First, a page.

This subproject is one of many research subprojects utilizing theresources provided by a Center grant funded by NIH/NCRR. The subproject andinvestigator (PI) may have received primary funding from another NIH source,and thus could be represented in other CRISP entries. The institution listed isfor the Center, which is not necessarily the institution for the investigator.Objectives of Proposed Research:1. Calibrate tissue 15N enrichment to lean mass use in torpid S. parryii that are either thermoneutral (Ta = +2 C) or thermoregulating (Ta = -10 C).2. Elucidate and quantify patterns of expression of key metabolic genes of torpid S. parryii that are either thermoneutral (+2 C) or thermoregulating (-10 C).3. Describe the energetics, substrate selection and limits to hibernation at extreme low Ta.4. Correlate pre-hibernation body condition and hibernacula temperatures to overwinter changes in body condition, phenology, stable isotope signatures and components to fitness in natural populations.Given the extreme plasticity of their metabolism and body temperature, hibernators have been adopted as a model species for a number of human disease and injurystates, including heart disease, ischemia, Alzheimer's, and traumatic head injury. Thus, results from the laboratory portion of this research could have applied implications for biomedicine. Field studies will contribute significantly to understanding organismal responses to a changing arctic climate. Proposed work will address important questions in hibernation physiology with new, interdisciplinary approaches. It will contribute significantly to comparative physiology by establishinglimits to hibernation eco-physiology and mechanisms that create these constraints; to stable isotope ecology by documenting tissue 15N enrichment in an extreme animal model of starvation; and to comparative genomics, by further developing the RT-PCR approach to transcriptomics in a new model organism for ecophysiology and biomedicine. The work will link unique physiological traits of S. parryii with field measurements of hibernacula temperatures to increase knowledge of adaptation to the Arctic, and will provide the power to predict how changes in global climate may affect the population dynamics of an important arctic species.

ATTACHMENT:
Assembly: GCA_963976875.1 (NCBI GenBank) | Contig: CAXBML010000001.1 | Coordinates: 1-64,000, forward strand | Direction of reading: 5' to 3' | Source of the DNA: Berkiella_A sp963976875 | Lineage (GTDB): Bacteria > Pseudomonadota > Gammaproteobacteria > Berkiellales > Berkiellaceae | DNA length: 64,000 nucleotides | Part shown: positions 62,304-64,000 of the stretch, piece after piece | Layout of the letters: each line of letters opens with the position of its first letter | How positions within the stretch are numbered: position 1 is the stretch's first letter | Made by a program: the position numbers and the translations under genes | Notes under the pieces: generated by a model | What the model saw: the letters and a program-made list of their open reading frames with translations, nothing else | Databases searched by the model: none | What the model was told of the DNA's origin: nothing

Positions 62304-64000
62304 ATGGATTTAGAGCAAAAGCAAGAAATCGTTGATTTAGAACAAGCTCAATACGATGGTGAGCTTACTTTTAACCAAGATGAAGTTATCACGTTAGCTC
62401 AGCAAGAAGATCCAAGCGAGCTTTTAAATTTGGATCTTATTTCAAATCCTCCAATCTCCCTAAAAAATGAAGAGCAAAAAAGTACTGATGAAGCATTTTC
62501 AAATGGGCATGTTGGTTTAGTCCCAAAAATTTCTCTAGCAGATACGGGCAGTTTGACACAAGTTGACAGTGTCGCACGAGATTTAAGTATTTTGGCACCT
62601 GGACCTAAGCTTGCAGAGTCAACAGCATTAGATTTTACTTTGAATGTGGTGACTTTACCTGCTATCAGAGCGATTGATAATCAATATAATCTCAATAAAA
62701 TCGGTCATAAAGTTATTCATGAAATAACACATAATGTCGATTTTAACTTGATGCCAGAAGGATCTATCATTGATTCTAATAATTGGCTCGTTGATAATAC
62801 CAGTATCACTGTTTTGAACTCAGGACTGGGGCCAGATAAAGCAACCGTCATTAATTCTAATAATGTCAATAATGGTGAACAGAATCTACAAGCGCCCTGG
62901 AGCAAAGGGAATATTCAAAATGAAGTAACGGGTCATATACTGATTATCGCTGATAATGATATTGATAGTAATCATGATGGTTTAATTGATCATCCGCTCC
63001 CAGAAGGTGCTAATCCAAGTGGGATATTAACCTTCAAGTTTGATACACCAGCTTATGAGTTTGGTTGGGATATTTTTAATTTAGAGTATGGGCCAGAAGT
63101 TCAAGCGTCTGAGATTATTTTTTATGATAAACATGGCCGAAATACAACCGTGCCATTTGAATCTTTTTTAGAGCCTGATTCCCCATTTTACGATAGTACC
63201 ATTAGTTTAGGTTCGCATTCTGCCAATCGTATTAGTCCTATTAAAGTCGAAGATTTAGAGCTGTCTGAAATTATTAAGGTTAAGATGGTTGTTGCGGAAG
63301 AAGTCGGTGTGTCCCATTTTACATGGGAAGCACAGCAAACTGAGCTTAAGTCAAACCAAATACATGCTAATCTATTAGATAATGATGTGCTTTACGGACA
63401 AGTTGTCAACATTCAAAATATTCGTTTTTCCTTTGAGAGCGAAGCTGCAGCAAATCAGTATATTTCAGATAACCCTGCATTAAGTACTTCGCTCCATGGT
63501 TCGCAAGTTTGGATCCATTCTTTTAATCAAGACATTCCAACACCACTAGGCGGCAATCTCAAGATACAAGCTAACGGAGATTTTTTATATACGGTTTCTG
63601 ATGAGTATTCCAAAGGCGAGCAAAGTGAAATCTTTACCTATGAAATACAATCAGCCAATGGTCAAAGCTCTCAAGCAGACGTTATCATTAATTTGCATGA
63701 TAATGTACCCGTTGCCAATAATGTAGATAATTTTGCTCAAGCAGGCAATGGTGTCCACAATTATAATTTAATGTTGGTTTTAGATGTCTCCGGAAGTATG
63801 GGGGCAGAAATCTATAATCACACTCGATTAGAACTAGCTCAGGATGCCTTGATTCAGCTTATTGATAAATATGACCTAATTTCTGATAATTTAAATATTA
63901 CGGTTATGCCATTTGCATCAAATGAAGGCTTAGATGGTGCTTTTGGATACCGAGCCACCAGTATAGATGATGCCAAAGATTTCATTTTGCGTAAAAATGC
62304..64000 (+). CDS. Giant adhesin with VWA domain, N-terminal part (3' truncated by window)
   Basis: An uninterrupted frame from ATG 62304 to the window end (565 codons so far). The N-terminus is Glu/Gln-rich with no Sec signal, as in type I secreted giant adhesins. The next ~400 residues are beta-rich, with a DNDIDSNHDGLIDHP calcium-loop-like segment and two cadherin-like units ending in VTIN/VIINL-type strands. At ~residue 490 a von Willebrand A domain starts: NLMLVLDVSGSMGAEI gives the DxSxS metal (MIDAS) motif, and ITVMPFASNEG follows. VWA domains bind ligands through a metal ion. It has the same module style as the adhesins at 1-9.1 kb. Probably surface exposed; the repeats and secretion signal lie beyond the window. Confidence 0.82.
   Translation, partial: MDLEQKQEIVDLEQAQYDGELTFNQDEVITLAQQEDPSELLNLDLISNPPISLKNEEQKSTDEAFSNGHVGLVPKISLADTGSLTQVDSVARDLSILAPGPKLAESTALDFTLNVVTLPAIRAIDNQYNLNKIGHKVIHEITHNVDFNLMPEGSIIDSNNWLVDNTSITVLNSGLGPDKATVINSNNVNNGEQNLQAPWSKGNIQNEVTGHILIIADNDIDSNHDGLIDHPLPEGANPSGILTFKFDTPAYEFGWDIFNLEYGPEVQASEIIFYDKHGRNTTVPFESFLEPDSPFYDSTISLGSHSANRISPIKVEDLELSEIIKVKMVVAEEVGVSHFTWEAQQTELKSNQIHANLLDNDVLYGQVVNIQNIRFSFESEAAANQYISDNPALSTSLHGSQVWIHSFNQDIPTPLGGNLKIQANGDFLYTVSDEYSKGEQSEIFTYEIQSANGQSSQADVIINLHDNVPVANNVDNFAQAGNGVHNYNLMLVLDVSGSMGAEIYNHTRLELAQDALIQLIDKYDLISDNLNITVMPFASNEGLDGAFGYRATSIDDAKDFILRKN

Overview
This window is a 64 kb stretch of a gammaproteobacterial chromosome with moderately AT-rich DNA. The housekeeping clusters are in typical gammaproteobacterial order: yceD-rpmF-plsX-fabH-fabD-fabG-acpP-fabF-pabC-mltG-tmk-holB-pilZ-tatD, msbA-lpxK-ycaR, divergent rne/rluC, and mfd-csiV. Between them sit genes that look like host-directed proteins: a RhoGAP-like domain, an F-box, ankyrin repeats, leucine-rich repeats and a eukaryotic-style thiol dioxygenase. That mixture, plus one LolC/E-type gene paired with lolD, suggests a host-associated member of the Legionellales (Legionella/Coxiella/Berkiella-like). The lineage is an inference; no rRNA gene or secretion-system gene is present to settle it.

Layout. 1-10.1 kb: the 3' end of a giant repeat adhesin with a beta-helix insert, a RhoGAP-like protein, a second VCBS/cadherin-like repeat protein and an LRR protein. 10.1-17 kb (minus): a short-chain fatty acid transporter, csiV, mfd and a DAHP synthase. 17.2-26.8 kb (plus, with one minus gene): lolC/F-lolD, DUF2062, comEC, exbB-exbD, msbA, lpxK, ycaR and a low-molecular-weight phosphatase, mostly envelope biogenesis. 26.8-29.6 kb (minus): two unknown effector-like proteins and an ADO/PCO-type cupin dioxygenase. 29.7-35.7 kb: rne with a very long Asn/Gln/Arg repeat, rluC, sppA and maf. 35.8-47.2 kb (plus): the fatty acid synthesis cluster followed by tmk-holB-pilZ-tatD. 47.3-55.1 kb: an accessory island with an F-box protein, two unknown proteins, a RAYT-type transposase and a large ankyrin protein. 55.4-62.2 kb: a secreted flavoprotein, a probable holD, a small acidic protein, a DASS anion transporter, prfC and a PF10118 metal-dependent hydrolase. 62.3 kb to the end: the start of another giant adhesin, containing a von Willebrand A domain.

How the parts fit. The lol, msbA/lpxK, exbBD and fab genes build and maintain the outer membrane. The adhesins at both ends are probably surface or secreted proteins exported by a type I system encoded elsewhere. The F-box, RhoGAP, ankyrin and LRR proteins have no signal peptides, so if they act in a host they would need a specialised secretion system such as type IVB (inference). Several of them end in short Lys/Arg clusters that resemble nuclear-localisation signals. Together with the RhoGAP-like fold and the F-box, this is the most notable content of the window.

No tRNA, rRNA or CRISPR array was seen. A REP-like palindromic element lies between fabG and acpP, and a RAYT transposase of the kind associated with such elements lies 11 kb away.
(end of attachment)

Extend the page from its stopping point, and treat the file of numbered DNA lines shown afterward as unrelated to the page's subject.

National Institute of Health (NIH)
National Center for Research Resources (NCRR)
Exploratory Grants (P20)
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Special Emphasis Panel (ZRR1-RI-7 (02))
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University of Alaska Fairbanks
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Wilson, Robert E; Ely, Craig R; Talbot, Sandra L (2018) Flyway structure in the circumpolar greater white-fronted goose. Ecol Evol 8:8490-8507
Hueffer, Karsten; Khatri, Shailesh; Rideout, Shane et al. (2017) Rabies virus modifies host behaviour through a snake-toxin like region of its glycoprotein that inhibits neurotransmitter receptors in the CNS. Sci Rep 7:12818
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